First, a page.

5 Things Video Games Teach Us

Five things that video games teach us

Five things that video games teach us
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Here are five things that computer games teach us; but the main point of this article is to try to understand why some people have such a negative opinion of gaming. The five things that computer games teach us are actually contrary to what those who oppose gaming claim they teach us.

All computer games take life for granted!

That is one of the many attacks that aging senators make when they want a little publicity for their next campaign. The idea is, of course, ludicrous unless you are somehow tapped into the Pentagon when you play your war game, and you are actually controlling squadrons of real troops.

Gaming does not take life for granted because there is nothing real about gaming. Even the games that emulate life, such as GTA, are emulating a fantasy version of reality, where a person commits crime for no other reason than to do it.

In real life, such a person would commit crime to feed a drug habit, or to feed his starving family. In real life, such a person would have spent 8 hours in front of the TV because he does not have a job, and would be scared to open the curtains for fear of being recognized by a person he ripped off.

Here are five points that detail what video games teach us, as opposed to what naysayer’s claim they teach us.

1. Life is precious, and what we do to the Earth affects our future

(Final Fantasy 7)

A lot of Square Enix’s work is based on the Gia hypothesis, which claims that the earth responds to the conditions we subject it to. They show it in a very physical way because it makes for a better game, but the fact remains that the game is teaching us that life is precious.

Final Fantasy does this through showing what people are doing to the Earth when you take its natural resources (see any parallels with real life), and how the world is a better place if you live with it and not just on it (that is for those who made it past the end credits).

It also shows how precious life is in a very personal way–when Aeris dies in Cloud’s arms. At the time, having a character die without return was a new idea. Imagine Luigi or Tails from Mario and Sonic suddenly dying half way through the game without being able to bring them back.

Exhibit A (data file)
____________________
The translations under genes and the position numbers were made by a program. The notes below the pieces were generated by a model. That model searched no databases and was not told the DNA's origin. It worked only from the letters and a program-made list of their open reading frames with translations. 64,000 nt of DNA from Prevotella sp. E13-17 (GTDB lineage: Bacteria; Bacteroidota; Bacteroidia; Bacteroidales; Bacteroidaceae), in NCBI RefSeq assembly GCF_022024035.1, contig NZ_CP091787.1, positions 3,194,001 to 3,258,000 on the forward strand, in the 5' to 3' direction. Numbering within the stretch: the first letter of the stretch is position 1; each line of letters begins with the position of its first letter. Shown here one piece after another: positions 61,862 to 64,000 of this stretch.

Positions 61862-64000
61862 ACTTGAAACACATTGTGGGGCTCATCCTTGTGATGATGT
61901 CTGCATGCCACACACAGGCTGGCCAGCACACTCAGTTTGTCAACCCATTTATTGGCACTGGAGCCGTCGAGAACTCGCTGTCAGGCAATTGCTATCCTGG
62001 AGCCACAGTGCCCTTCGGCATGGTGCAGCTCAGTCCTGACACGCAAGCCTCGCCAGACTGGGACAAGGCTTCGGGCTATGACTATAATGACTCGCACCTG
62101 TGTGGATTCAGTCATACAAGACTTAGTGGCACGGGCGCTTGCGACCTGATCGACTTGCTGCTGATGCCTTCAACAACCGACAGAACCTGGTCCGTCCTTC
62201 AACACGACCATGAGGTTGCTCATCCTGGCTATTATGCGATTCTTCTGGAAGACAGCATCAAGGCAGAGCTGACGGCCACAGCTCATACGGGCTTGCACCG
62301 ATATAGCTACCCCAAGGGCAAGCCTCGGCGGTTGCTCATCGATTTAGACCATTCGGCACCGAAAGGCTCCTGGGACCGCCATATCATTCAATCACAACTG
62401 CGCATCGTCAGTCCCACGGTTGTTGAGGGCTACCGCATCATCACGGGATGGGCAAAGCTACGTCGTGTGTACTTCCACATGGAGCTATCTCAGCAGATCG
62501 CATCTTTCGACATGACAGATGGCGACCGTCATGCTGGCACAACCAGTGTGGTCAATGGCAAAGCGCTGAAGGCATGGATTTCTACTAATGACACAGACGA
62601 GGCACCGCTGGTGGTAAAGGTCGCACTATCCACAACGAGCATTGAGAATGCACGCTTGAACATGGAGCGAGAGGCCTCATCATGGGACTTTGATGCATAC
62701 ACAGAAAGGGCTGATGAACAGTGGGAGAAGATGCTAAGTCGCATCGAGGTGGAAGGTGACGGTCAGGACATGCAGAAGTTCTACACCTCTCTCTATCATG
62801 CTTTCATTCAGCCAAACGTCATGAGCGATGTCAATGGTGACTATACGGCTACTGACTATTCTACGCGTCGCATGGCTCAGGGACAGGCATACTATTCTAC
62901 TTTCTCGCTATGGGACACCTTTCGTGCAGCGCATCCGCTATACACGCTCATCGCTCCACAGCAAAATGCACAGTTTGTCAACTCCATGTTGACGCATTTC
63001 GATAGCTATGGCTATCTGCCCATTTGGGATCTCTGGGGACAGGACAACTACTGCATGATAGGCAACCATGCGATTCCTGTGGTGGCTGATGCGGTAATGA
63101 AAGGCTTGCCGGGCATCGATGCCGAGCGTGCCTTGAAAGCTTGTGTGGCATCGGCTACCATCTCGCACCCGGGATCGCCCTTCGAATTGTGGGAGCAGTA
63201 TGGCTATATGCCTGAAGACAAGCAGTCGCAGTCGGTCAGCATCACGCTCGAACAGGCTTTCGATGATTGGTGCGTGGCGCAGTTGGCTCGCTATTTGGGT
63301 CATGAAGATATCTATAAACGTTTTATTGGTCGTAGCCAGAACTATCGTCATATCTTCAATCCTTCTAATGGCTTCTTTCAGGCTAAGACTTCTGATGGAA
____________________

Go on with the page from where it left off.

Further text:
2. The most popular games have not even had death in them

(Wii Sports Mario, FIFA 13, Tetris)

If computer games are all about death and the lack of respect for human life, then why do the most popular games on the planet exclude death? If death and destruction are such a big draws, then surely the Halo 2 game would beat a game about a plumber, or a game where you play sports.

A respected UK essay made this point when it collected numbers on the most popular games of all time. In popularity terms, the most popular game is one where you put shaped boxes into slots.

Wii Sports sold the most copies of any game when it sold 82.98 million copies. Super Mario Bros, for the older version of the Nintendo, sold 40.24 million copies. Tetris for the Gameboy sold 35 million copies, Super Mario World sold 20.60 million copies, and FIFA 13 sold 24 million copies. If you include the paid download of games on mobile phones, then Tetris sold over 100 million downloads. Doesn’t this teach us that gaming is more than just an excuse to see a little gore?

3. Control that leads to death still count as murder

(Resident Evil 4)

It was Resident Evil 4 that taught us this. Normally, we are attacking the living dead, but in this episode we are forced to attack people who are alive, but being controlled. Their death is in the hands of those who control them, which draws frightening parallels with modern military life. The villagers you slaughter could have led their life normally if a power-hungry tyrant had simply left them alone.

4. Life is for the living

(Sims)

One shocking revelation in the gaming world was how popular the Sims and Sims 2 became. The idea that people will happily play a game where they sit around living another person’s life seems silly, and yet so many people did it. They could even make their character sit at a computer and play computer games. Life truly is for the living, even if we fantasize about living a “perfect” life. Many esteemed UK essays and journal entries have shown proven cases of people entering mourning for the loss of their Sim, which is second only to the number of cases that arose when Cyber Pets became popular.

5. We hold the key to our own survival and own destruction

(Metal Gear Solid)

For those of you who did not click through the speaking parts in the Metal Gear Solid game, you would have discovered a fantastic story. It is multifaceted with some very good character building and acting. The script alone would make a great UK best essay. It shows how life and death have meaning, and how humans are cable of ending all life on Earth, which is a reminder we all need.

Conclusion

Gaming is about living a fantasy for a while, but that is all it is. The popularity of horror, violence and gore games is no different from the popularity of similar movies. They are a brief vacation away from the real world and do not teach us to take life for granted.

Many of them have better lessons on morality and human life than society is willing to teach us, and if you doubt that point then ask yourself why Snookie and Paris Hilton earn more money in a year than people with master’s degrees.

Would you like to know more about new games for Xbox One and PS4? Check my infographic.

About the author

Kelly _Ray

Hello everyone! I'm Kelly Ray and I'm going to tell you some interesting stuff. I'm blogger and contributor, <a href="http://www.scholaradvisor.com/colleges/">college ranking </a> expert and energetic person. I'm glad that you are here and I hope you will find something interesting for yourself.